Androgenetic alopecia is a thinning of the scalp hair in women and is due to androgens, male hormones that are typically present in only very small amounts. But various actions can cause hormones to become imbalanced, such as ovarian cysts, high androgen birth control pills, pregnancy, and menopause. It appears that the male hormone known as DHT, a derivative of testosterone, is somewhat to blame here. Though heredity can also play a role.
When women’s bodies experience traumatic experiences such as childbirth, major surgeries or extreme stress their hair growth can switch from a growing phase to a shedding phase known as telogen effluvium. As far as six weeks to three months after the stress event, hair can begin to shed as a result. Telogen effluvium still ultimately exists as a mysterious chronic disorder, however, without a full understanding of the factors involved.
6. Poor Styling Techniques
If you wear the same type of hair style every day, you may be causing more than regular hair fall (50-100 hairs per day). Tie your ponytails or braids loosely. Also, use a metal-free rubber band, so you don’t cause any more damage to thick, healthy hair strands. And always use hot styling tools on a medium-to-low setting. This helps avoid breakage, which can contribute to hair thinning and hair fall.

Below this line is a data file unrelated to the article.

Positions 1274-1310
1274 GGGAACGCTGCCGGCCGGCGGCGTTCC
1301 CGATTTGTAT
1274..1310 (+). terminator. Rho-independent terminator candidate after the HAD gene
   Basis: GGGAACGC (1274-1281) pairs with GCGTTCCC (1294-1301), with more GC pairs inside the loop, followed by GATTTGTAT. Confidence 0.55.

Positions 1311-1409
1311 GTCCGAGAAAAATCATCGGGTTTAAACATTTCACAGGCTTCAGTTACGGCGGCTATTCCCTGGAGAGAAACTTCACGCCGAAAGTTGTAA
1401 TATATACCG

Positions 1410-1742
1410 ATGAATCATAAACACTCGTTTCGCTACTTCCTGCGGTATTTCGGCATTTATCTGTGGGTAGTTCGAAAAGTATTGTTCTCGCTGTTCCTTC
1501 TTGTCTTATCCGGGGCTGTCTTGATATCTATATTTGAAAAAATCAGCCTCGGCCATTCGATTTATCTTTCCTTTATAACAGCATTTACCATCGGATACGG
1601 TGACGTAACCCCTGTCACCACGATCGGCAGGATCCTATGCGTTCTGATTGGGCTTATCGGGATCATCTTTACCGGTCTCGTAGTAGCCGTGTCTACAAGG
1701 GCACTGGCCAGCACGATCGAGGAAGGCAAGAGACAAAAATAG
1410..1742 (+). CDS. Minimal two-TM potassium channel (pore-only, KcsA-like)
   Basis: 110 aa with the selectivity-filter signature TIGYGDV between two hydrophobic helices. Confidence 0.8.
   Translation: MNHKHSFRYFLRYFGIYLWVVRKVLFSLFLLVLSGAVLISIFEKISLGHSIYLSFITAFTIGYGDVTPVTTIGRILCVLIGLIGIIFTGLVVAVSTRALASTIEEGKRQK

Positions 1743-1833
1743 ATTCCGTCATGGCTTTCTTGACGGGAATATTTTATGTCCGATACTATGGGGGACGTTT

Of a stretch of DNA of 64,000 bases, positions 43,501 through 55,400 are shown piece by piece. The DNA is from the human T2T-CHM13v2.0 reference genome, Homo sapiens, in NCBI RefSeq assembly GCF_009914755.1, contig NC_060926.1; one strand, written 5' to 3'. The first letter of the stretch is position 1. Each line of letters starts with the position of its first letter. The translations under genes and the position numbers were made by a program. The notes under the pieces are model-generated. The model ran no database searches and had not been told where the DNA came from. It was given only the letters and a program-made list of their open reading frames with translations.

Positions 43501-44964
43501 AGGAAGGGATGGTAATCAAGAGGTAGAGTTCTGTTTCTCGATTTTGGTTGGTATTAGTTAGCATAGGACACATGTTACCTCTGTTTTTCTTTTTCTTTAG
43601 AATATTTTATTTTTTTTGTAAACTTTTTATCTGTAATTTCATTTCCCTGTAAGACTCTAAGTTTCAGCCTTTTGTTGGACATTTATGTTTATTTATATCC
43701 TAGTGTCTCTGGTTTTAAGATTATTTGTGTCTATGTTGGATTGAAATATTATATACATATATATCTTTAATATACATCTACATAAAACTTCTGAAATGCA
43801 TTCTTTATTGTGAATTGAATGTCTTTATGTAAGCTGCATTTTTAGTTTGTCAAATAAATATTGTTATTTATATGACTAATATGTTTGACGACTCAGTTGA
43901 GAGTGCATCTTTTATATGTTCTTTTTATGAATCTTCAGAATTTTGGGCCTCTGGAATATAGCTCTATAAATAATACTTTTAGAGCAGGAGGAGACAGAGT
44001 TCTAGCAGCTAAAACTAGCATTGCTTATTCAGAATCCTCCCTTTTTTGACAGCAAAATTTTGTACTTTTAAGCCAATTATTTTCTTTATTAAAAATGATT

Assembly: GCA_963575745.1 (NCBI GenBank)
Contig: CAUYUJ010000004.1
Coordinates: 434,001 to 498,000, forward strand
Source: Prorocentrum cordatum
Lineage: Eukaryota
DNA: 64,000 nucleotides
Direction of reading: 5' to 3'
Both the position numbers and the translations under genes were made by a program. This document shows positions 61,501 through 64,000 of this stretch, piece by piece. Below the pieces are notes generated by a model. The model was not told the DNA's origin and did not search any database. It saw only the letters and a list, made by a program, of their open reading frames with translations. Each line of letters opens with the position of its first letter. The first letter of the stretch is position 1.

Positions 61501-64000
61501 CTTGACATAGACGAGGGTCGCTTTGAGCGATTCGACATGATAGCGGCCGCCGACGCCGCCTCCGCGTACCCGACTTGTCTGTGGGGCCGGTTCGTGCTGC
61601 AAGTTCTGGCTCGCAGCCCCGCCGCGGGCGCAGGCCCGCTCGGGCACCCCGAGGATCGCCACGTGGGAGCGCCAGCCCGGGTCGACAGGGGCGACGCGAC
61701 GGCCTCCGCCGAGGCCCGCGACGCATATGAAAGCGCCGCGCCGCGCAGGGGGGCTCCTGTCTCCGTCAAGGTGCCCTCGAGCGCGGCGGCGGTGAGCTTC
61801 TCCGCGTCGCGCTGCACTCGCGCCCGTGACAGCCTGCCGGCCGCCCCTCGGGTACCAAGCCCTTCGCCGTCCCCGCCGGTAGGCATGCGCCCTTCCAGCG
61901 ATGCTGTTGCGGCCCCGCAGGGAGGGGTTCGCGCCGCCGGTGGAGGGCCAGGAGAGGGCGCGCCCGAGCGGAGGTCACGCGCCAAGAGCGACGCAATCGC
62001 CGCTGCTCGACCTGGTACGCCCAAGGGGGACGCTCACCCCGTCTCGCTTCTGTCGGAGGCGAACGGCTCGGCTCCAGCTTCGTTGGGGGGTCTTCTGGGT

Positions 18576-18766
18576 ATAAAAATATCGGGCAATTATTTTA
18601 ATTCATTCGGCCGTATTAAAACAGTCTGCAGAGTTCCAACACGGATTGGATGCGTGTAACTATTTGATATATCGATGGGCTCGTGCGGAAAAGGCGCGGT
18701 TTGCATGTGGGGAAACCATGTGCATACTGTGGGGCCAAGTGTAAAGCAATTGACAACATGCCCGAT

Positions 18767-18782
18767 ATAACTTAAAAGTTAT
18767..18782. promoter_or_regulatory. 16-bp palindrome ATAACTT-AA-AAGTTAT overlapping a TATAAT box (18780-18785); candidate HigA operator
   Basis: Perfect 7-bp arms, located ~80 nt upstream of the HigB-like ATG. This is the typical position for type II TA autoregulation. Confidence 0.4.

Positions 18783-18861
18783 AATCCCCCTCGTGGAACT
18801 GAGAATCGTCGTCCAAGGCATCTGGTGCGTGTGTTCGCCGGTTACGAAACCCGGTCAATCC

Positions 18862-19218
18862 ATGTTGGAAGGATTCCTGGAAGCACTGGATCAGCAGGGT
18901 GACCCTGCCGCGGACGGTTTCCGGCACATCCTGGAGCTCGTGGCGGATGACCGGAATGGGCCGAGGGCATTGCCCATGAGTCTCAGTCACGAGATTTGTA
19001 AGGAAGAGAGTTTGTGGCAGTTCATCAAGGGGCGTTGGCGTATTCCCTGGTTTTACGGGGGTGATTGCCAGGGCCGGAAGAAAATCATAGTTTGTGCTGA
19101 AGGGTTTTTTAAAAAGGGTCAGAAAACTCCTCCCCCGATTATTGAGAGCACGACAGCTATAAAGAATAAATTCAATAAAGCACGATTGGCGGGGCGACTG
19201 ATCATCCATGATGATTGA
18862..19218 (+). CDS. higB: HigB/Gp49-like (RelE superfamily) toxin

7. Hormone Changes
Hormone changes can contribute to hair loss. In women, studies suggest androgenic hair loss may be due to an interaction with the thyroid gland. Androgen metabolism may also be to blame. This process produces hair loss hormones, including testosterone.4
Hormone-altering medications, including birth control pills, may contribute to hair fall. Natural hormone changes associated with pregnancy or perimenopause may also cause hair fall.
8. Iron Deficiency
If you’re not eating enough nutritious foods, you may have nutrient deficiencies. Your hair could suffer as a result.